Should You Skip Breakfast or Dinner?

Intermittent fasting (IF) is a dieting approach based on timing. Many choose the popular 16:8 method, which involves a 16-hour fast followed by an 8-hour eating window. However, knowing when to eat can be confusing for those who are just starting their IF journey. You’re probably wondering whether you should skip breakfast or dinner and what the best option is for your schedule and lifestyle. Here are some answers to those questions.


Choose to skip breakfast if:

  • Your social life involves dinner with family or dining out. (After all, dinner tends to be the most social meal of the day.)
  • You work late hours and wake up late in the morning.
  • It’s easier to skip breakfast because you aren’t hungry in the morning. Certain hormones (i.e. growth hormones, melatonin, prolactin, cortisol, and aldosterone) go up before waking up. These hormones help the body convert stored calories into energy. Because of this process, you may not feel hungry in the morning
  • You’re a late riser and enjoy sleeping during the morning hours.
  • You always rush out the door in the morning. Skipping breakfast saves time, and it’s better to not eat at all than to eat in a hurry. 
Things to consider:
  • Scientists continue to discuss whether early or later eating times are ideal.  Many clinical studies are based on a required early feeding window (i.e. 8 am to 2 pm), though, in some cases, participants chose their preferred eating window. There are also many studies evaluating IF during Ramadan, where participants did not eat from sunrise to sunset, skipping breakfast and fasting 10-18 hours. We will likely have more data in the future, as researchers plan to evaluate IF patterns by measuring the chronotype (e.g., whether you are a morning vs. evening type of person) and preferred sleep times. We will continue to keep you informed of the latest studies.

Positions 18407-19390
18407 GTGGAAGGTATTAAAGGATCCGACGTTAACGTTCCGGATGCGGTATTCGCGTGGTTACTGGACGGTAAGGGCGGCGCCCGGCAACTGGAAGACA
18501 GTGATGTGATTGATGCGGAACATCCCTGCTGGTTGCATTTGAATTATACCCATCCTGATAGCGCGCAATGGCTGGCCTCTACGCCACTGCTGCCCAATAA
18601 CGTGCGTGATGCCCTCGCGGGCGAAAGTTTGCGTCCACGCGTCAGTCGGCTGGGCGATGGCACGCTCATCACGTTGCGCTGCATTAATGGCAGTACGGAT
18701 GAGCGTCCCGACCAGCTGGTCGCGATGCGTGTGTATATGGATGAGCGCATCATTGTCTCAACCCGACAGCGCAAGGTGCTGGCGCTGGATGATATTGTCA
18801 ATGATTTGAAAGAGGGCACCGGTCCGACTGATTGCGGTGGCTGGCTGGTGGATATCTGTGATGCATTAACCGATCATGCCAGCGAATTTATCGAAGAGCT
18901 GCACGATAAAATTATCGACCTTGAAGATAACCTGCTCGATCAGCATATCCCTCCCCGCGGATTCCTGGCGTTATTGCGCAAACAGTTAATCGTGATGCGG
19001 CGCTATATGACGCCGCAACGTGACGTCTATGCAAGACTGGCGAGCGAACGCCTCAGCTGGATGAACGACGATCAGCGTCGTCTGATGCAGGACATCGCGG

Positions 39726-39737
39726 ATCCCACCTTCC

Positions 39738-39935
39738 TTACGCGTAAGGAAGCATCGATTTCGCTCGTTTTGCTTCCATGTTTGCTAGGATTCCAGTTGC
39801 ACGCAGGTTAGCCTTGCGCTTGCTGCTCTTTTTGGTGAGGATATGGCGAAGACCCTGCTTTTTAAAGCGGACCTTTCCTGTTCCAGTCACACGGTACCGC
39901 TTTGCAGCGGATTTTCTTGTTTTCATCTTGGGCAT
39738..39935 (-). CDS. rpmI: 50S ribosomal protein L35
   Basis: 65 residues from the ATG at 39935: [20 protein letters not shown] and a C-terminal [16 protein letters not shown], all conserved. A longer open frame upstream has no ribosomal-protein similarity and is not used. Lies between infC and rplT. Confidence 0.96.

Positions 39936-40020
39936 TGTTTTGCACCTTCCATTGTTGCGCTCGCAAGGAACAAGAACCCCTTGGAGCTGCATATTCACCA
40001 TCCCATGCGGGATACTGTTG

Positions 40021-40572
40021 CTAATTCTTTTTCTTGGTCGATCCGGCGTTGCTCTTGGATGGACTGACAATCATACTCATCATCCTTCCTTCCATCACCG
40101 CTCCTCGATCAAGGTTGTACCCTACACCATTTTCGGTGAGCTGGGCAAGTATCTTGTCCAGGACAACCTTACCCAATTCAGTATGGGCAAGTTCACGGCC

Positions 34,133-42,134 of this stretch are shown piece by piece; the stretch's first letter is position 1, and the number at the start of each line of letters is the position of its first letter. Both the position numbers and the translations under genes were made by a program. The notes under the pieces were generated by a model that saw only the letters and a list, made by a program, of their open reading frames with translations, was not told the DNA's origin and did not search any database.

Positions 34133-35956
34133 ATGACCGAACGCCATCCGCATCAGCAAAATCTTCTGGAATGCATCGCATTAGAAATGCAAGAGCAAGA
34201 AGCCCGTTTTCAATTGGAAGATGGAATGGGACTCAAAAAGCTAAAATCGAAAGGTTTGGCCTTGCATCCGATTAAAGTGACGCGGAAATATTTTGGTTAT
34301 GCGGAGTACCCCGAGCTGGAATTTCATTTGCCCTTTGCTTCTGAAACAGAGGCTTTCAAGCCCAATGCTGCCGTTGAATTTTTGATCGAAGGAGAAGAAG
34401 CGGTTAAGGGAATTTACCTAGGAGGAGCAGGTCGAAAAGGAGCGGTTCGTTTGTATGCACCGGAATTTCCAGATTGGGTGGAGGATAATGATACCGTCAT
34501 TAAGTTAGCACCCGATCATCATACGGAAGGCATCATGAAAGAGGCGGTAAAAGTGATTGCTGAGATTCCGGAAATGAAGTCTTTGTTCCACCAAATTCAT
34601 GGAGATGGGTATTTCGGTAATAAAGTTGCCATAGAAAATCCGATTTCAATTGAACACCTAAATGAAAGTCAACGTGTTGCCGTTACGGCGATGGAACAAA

• Some studies have found that the timing of food consumption may change the metabolic response. Compared with eating earlier in the day, eating late at night has been linked to excess weight and difficulty losing weight. Therefore, if you decide to skip breakfast, always avoid eating your last meal just before bed. Because it takes several hours to digest proteins and fats, it could disturb your sleep.


Choose to skip dinner if:

  • You don’t often eat out.
  • You work late hours and don’t have time to eat dinner. 
  • You like to go to bed early.
  • You’re an early riser and tend to get hungry early in the morning. 
Things to consider:
  • Eating earlier may help you consume fewer calories since dinners are typically larger than breakfasts. Additionally, since we are wired to eat and be active during the day and sleep at night, eating earlier will optimize the benefits of IF, according to Harvard researchers. Choose to eat between 7 am and 3 pm or, if you need a later schedule, between 10 am and 6 pm. 
  • However, keep in mind that skipping dinner may not be suitable for your social obligations and overall lifestyle. For example, if you eat dinner with your family each night, an earlier intermittent fasting schedule may not make sense. 



The Bottom Line

Skipping breakfast may be easier, but skipping dinner may be more effective. Ultimately, the best way to determine the best IF pattern is to listen to your body. Choose an option to try and see how you feel. As you start your IF journey, it’s important to remember that it takes a few weeks for the body to adjust to IF. You may feel hungry, irritable, or tired at the beginning. However, if you make it through the first couple of weeks, you’ll adjust to the routine and be able to make thoughtful changes that will help you stick to it long-term.